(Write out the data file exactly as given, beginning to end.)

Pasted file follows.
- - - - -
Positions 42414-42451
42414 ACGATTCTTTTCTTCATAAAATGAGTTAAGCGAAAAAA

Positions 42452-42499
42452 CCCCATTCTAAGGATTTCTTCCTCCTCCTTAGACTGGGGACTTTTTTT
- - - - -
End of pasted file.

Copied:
Positions 42414-42451
42414 ACGATTCTTTTCTTCATAAAATGAGTTAAGCGAAAAAA

Positions 42452-42499
42452 CCCCATTCTAAGGATTTCTTCCTCCTCCTTAGACTGGGGACTTTTTTT